Corporate Culture: Assessing Your Fit
What is corporate culture?
An organization’s culture is a vital component in the job search– an employer wants to hire someone who is the right cultural fit, and the job seekers want to gain employment at a company that is the right cultural fit. The trouble for professionals in career transition, however, is that it’s tough to accurately assess a company’s culture from the outside. Sure, the hiring manager knows all about the corporate culture, and is able to effectively evaluate your fit, but you as the job seeker may have a harder time figuring out what it’s like to be an employee at this company without actually being an employee.
Importance of corporate culture
The importance of company culture goes far beyond the vibe of your office. From recruitment to retention to performance, company culture impacts every facet of your business. But how can this be? Surely competitive salaries and great benefits are what job seekers and employees really care about, right?
Let’s take a look at a few stats that highlight the importance of corporate culture.
66% of job seekers consider a company’s culture and values the most important factor when considering career opportunities (source). Looking to recruit top talent? Your corporate culture had better be a priority.
Companies that actively manage their culture boast 40% higher employee retention (source). Culture is about more than attracting talent. It also plays a huge role in retaining your top performers.
Only 28% of executives say they understand their organization’s culture (source). Candidates care about culture. Employees care about culture. Isn’t it time your executives get serious about the topic?
Organizations with strong cultures boast 72% higher employee engagement rates than those with weak cultures (source). Company culture influences employee engagement, which has a direct impact on performance.
Highly engaged teams outperform their peers by 10% in customer ratings, 21% in productivity and 22% in profitability (source). Simply put, engaged workers are productive workers, and productive workers are profitable workers.
Unfortunately, only 13% of employees identify as being engaged with their work (source). It turns out that very few companies are benefiting from all of those perks associated with a highly engaged workforce.
How to learn about corporate culture
That having been said, there are a few helpful steps one can take to learn more about the corporate culture at any given organization, and, assuming this is where you want to be employed for years to come, it’s as important to you as it is to the employer that you won’t end up struggling through a cultural shock.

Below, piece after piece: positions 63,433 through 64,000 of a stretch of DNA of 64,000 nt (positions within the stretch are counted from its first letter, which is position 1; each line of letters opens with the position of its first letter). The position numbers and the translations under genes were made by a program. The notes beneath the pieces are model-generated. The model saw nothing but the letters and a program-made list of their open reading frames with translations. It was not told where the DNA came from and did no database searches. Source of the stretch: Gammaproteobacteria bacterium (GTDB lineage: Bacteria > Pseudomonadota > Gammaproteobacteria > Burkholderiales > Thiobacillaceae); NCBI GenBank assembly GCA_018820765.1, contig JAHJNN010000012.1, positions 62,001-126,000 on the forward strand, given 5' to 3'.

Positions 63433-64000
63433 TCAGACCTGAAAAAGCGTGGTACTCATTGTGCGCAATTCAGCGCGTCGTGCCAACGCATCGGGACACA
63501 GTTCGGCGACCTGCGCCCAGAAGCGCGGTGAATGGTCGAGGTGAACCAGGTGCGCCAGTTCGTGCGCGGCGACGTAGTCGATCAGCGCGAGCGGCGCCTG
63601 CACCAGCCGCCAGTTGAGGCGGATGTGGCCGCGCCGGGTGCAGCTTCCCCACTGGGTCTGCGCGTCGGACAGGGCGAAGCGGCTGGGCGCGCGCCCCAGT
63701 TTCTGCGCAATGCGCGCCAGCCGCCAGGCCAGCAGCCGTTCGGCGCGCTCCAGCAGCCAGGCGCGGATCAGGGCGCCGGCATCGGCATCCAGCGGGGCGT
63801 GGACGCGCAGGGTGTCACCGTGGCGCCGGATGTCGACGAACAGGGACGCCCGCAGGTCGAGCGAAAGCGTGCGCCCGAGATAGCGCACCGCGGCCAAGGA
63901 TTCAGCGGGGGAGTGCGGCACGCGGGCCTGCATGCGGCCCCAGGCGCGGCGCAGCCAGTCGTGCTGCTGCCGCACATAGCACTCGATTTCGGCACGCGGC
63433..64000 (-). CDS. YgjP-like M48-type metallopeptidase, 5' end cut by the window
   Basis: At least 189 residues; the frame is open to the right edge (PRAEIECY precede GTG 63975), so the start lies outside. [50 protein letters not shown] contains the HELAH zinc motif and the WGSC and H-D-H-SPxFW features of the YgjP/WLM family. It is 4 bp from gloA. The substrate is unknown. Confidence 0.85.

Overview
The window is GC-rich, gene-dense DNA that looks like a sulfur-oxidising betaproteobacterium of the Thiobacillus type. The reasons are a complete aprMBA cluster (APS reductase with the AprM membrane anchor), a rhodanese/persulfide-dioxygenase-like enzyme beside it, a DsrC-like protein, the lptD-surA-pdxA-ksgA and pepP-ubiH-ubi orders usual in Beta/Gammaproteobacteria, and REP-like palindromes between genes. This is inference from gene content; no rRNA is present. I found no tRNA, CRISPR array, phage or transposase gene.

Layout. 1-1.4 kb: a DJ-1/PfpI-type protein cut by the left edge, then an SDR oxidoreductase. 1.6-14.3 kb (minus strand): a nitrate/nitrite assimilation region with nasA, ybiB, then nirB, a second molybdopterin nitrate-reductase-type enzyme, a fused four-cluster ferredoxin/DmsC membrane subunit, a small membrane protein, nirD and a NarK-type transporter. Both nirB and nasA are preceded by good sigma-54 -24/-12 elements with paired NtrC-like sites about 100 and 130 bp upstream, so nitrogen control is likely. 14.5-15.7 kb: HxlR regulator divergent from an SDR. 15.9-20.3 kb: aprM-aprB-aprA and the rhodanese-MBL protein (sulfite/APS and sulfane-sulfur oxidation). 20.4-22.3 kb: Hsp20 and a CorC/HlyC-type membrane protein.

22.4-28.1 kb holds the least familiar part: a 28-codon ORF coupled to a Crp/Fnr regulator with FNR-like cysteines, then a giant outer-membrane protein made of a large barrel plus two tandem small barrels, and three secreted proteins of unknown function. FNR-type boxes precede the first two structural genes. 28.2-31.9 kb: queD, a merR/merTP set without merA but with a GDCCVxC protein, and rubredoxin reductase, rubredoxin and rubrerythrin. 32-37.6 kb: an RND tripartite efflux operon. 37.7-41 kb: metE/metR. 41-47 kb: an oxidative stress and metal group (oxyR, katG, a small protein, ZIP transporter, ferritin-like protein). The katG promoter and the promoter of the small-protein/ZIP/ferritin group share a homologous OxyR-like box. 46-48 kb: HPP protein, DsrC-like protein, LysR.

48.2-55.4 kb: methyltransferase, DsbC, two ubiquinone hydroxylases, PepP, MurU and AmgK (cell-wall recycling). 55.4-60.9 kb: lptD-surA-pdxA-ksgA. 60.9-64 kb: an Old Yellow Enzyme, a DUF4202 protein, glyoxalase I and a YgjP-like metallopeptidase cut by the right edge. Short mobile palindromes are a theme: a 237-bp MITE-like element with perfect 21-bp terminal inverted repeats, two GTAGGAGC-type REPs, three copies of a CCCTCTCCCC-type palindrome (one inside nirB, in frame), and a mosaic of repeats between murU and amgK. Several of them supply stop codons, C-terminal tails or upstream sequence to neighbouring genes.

- Check out the company’s website. This is something that you should be doing during the application process, anyway, but it can also serve to teach you a little bit about the company’s culture. Some organizations actually include a “Culture” or at least an “About Us” page as part of their official site, and this is a great starting off point, not to mention something you can do before you even consider applying for the position. If the description of the company’s culture doesn’t sound appealing to you at all, chances are you wouldn’t be happy there and the employer may not be happy to have you there.
- Make use of company contacts. If you know someone who already works for the company, ask him/her what it’s like. Even better, depending on how well you know this person, ask if he/she thinks you will make a good cultural fit. Most likely, a friend or acquaintance will be honest with you.
- Be observant. If you are offered an interview that takes place in the office, be sure to take a good look around you. Notice how employees are dressed, how they interact with one another, how the office itself is set up (i.e.: employees are in cubicles, totally separate from one another, or desks are arranged in an open area where co-workers are able to see and talk to one another easily).
- Evaluate the interview, itself. The way you are treated during the actual interview can also be an indicator of corporate cultural practice/values. Do the questions asked indicate some kind of theme or trend? Are you interviewed by a panel, or with other candidates? What is the overall tone and attitude of your interviewer?
- Ask questions. At the end of an interview, candidates are almost always invited to ask a question or two of their interviewer, and this is the perfect opportunity to learn about the company’s culture. Ask questions about the employer’s leadership style, or the company’s code of ethics or philanthropic efforts. You may also want to ask how the interviewer would personally describe the corporate culture or simply the work environment in general. If anyone knows what it’s really like to work for the company, it’s one of its employees, so go straight to the source.
In some cases, the wrong cultural match can be the difference between landing what seems like the perfect job or not. If you want to know how well you’ll fit in, or if you want to ensure an employer that you will indeed fit in, take these steps to learn about the company beyond its business efforts.